By late 2012, forest health monitors in western New York and Pennsylvania knew that they were about to experience a severe outbreak of the non-native Gypsy Moth. Surveys showed an unusually high density of egg masses on the branches and trunks of trees, but neither egg densities, nor the distribution of primary host trees are ever perfectly known across the forest, so translating general predictions to a map remains a challenge. Using the best information available, forest managers prioritized their lands for spraying, then they watched this event unfold.
Over the last 15 years, Mountain Pine Beetles have killed large tracks of ponderosa pine across the Black Hills of South Dakota. Beetles thrive with continuous stands of dense trees, and decades of fire exclusion have led to that landscape and stand-level condition. That favorable habitat may help explain why the current epidemic of this native insect has been so severe. In this summer 2010 aerial photograph, the patchy structure of recent and older tree mortality shows up well around Harney Peak--the highest elevation in the Black Hills.
Spring often brings defoliating insects to the forests of Louisiana. In this image from early May 2010, defoliations from forest tent caterpillars and baldcypress leafrollers create an erupting "measles-like" pattern. Note the subtle differences in severity outward from the centers of several of the blotches. The insets show the baldcypress leafroller (left: photo by Gerald Lenhard, LSU: bugwood.com 0014219) and the forest tent caterpillar (right; photo by Stephen Katovich, USFS; bugwood.com 1398248).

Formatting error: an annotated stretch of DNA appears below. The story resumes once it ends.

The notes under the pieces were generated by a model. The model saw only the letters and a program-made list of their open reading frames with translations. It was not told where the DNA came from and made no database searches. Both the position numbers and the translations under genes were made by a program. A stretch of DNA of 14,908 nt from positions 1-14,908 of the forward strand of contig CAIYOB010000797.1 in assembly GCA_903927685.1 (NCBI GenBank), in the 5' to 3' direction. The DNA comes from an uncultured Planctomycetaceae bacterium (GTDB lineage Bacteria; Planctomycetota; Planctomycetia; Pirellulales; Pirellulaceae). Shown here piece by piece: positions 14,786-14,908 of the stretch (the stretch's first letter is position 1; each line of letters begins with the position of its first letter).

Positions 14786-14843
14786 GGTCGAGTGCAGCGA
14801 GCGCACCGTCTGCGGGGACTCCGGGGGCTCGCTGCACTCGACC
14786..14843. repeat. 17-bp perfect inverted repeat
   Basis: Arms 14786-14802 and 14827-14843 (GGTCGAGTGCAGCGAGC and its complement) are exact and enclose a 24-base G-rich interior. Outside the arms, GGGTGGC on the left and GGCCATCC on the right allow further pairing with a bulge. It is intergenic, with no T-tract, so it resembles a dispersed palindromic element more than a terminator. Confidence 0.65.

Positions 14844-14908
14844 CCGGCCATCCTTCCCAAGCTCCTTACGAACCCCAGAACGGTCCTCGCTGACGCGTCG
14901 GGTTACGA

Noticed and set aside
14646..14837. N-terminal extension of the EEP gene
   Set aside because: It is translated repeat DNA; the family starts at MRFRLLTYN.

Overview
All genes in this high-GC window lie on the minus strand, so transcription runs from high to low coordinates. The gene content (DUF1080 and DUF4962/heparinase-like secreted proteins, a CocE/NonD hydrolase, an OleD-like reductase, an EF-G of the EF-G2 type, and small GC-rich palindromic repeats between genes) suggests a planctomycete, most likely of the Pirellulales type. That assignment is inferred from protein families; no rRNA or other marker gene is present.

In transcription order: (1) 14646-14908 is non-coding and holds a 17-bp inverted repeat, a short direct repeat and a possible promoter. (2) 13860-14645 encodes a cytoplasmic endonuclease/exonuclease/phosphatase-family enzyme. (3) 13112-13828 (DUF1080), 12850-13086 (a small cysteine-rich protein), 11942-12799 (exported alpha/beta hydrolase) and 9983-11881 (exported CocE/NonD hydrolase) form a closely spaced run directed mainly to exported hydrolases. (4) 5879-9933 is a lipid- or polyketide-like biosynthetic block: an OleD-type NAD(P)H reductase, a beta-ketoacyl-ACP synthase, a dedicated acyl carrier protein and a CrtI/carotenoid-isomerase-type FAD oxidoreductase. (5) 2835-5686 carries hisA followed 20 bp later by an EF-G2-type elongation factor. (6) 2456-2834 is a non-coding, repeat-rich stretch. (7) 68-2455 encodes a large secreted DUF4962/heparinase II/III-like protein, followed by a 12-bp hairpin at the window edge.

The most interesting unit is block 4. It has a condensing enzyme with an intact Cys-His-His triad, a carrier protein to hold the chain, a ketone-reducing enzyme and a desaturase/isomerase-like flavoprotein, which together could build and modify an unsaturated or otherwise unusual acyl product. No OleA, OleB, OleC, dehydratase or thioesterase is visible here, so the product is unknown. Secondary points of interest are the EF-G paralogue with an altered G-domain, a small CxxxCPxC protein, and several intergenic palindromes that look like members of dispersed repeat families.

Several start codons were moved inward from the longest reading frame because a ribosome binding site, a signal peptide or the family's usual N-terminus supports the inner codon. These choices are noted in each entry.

Outbreaks of the defoliating pine butterfly are rare. In eastern Oregon, outbreaks occurred in 1908-11, 1940-43, 1982 and from 2008 to 2011. Sometimes defoliations can lead to mass mortality of ponderosa pine—the primary host, but not always. This current outbreak on the Malheur National Forest is largely responsible for the forest change anomalies in ForWarn for September 29, 2011 compared to 2010. According to aerial detection surveys, areas inside and outside these pine butterfly areas were also affected by spruce budworm.
This fall 2011 webworm outbreak in the Hickory Creek Wilderness Area of the Allegheny National Forest, Pennsylvania stands out against the near normal (blue) background that dominated the state in early fall. There were minimal indications of defoliation in mid-August, but clear patterns of severity were clear by mid-September. This anomaly persisted through November, when leaflessness is the normal pre-winter condition for deciduous trees.
A sizable portion of the Wenatchee National Forest, Washington shows less vegetational vigor than it did at its peak of the last decade. While such declines in NDVI often result from tree death due to wildfires in the west, no large fire has occurred here as is shown by the distribution of MODIS hotspots (shown as white triangles) between 2000 and 2011. Much of this reduction through September 13, 2011 may have been caused by the cumulative effects of defoliating insects on tree mortality, particularly from spruce budworm.
This image shows forest change anomalies on the north slope of the Wasatch Range of Utah on September 13, 2011 compared to the prior year. The high elevation zone above treeline is shown as an uncolored area under the words “Wasatch Range”. Most of the region’s forest is blue, meaning it is similar to that of 2010. Just below treeline, the Range’s slopes show a moderate to extreme departure in greenness. In recent years, the north slope in particular, has experienced repeated outbreaks of the Mountain Pine Beetle according to aerial surveys, but these were usually at a lower elevation.
According to climate data, coastal North and South Carolina were having a mild drought in mid May of 2011. Mean water flow for the Pee Dee River near Pee Dee, SC during the 24-days prior to May 16 was 15.9% below the 2003-2010 average for that time according to USGS statistics (http://waterdata.usgs.gov). These clues suggest that this reduction along the Waccama and Pee Dee Rivers of the Carolinas is not the result of flooding.